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Epistemology

DOI
10.4324/9780415249126-P059-3
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Published
2021
DOI: 10.4324/9780415249126-P059-3
Version: v3,  Published online: 2021
Retrieved January 29, 2022, from https://www.rep.routledge.com/articles/overview/epistemology/v-3

4. The value of knowledge

Questions about the value of knowledge are perennial in philosophy, going back at least as far as Plato’s Meno. It is fairly obvious that knowledge has great practical value. Knowledge allows us to get things done. As a popular slogan has it, ‘Knowledge is power.’ A puzzle arises, however, if we think that knowledge has only practical value. For consider: we prefer knowledge to mere true opinion, but true opinion also has practical value. Socrates makes this point in the Meno. The man who wants to go to Larissa, Socrates notes, gets there just as well by having a true opinion about which road to take as by having knowledge about which road to take. Nevertheless, we prefer to have knowledge. But why should that be so, if the practical value is the same?

Some philosophers have denied that the practical value of true opinion and knowledge are in fact the same, arguing that we prefer knowledge because knowledge has more practical value than mere true opinion. This seems to be Socrates’ answer in the Meno, when he suggests that knowledge is ‘tethered’ or ‘tied down’ in a way that mere true opinion is not. A more recent defence of this position is offered by Williamson (2000), who argues that knowledge is more stable than mere true belief. Consider again the man who wants to get to Larissa. If the man has only a true belief that a particular road will get him there, he may give up and turn around if things start to look otherwise – for example, if the road takes an unexpected turn. The man who has knowledge, however, is less likely to be deterred by misleading evidence.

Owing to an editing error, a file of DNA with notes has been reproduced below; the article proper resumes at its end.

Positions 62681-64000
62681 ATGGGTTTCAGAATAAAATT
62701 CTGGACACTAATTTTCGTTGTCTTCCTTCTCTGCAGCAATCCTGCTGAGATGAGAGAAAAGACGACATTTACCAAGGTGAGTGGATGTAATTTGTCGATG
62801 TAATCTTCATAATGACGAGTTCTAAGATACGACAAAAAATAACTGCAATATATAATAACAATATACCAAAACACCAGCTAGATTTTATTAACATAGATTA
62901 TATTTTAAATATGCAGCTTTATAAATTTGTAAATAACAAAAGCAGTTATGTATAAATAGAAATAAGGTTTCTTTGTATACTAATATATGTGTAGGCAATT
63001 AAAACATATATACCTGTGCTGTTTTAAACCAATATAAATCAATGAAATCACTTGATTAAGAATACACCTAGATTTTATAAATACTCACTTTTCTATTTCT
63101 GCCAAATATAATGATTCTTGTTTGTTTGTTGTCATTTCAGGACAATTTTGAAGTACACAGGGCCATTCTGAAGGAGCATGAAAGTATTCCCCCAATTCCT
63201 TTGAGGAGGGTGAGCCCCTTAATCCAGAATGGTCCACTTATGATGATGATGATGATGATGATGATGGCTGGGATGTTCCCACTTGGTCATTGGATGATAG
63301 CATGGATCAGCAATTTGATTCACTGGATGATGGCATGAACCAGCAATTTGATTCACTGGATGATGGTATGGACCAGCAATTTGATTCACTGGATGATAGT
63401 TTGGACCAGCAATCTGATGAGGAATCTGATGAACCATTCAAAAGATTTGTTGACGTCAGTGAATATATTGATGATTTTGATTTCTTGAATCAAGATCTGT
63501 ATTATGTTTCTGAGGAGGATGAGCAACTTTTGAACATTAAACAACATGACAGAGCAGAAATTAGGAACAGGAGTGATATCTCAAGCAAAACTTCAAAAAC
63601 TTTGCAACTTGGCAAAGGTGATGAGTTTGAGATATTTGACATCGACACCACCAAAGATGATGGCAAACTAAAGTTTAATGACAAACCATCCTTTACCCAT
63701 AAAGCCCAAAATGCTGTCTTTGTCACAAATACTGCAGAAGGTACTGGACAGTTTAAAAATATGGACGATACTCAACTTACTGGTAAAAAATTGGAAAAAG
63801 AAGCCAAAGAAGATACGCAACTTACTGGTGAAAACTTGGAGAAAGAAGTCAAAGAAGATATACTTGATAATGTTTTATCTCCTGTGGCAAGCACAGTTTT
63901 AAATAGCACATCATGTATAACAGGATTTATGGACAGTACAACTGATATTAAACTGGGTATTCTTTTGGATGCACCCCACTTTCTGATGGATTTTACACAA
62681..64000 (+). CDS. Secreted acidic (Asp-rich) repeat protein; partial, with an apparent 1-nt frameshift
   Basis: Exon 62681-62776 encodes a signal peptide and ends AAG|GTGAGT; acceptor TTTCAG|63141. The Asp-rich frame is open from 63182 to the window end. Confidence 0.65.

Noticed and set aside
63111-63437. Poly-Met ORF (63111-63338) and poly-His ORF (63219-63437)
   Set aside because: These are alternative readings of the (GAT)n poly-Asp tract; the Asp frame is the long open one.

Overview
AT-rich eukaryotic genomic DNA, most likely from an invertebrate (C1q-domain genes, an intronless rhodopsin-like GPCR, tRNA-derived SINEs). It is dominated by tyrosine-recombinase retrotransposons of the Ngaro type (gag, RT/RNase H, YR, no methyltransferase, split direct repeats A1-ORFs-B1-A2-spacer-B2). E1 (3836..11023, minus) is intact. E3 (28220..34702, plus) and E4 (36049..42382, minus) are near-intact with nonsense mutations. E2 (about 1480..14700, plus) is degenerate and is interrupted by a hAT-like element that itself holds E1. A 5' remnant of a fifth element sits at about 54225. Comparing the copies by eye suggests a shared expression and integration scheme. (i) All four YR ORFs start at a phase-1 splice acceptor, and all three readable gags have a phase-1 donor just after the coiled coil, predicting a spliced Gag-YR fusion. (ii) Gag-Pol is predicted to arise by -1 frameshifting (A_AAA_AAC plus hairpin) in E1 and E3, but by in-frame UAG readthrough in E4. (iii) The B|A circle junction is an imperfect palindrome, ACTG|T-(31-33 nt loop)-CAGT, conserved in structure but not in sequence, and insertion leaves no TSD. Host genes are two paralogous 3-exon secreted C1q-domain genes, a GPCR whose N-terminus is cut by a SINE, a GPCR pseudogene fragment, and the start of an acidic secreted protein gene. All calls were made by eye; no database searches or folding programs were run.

Even if knowledge does have more practical value than mere true belief or opinion, many philosophers have thought that knowledge has a different kind of value, over and above the practical value that it has. For example, knowledge seems to be valuable for itself, as opposed to being valuable merely as a means for getting something else. In related fashion, knowledge seems to be valuable in itself, as opposed to being valuable merely insofar as it is related to other things. Accordingly, many have thought that knowledge has final value and intrinsic value, as opposed to mere practical value.

The considerations above raise at least three questions about the value of knowledge:

Why (how, in what way) is knowledge valuable?

Why is knowledge more valuable than true opinion?

(This is sometimes called ‘The Meno Problem.’)

Why is knowledge distinctively valuable?

(That is, why does knowledge have a special value, over and above its practical value?)

Finally, questions about the value of knowledge are not unrelated to questions about the nature of knowledge, or what knowledge is. For example, Kvanvig (2003) argues that proposals about the nature of knowledge should not make it difficult to see why or how knowledge is valuable. If it does, then that very feature counts against the proposal in question. Pritchard (2010) makes a somewhat weaker point: that an adequate theory must at least explain why we think that knowledge is valuable. Accordingly, Pritchard allows for ‘revisionary’ accounts that reject our widely held assumptions about the value of knowledge. Nevertheless, such accounts thereby incur an important theoretical burden: that of explaining why the value of knowledge is illusory. Pritchard goes on to defend such an account, arguing that understanding (rather than knowledge) is especially valuable, since only understanding counts as a genuine intellectual achievement. (See also Epistemic value.)
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Citing this article:
Greco, John. The value of knowledge. Epistemology, 2021, doi:10.4324/9780415249126-P059-3. Routledge Encyclopedia of Philosophy, Taylor and Francis, https://www.rep.routledge.com/articles/overview/epistemology/v-3/sections/the-value-of-knowledge-1.
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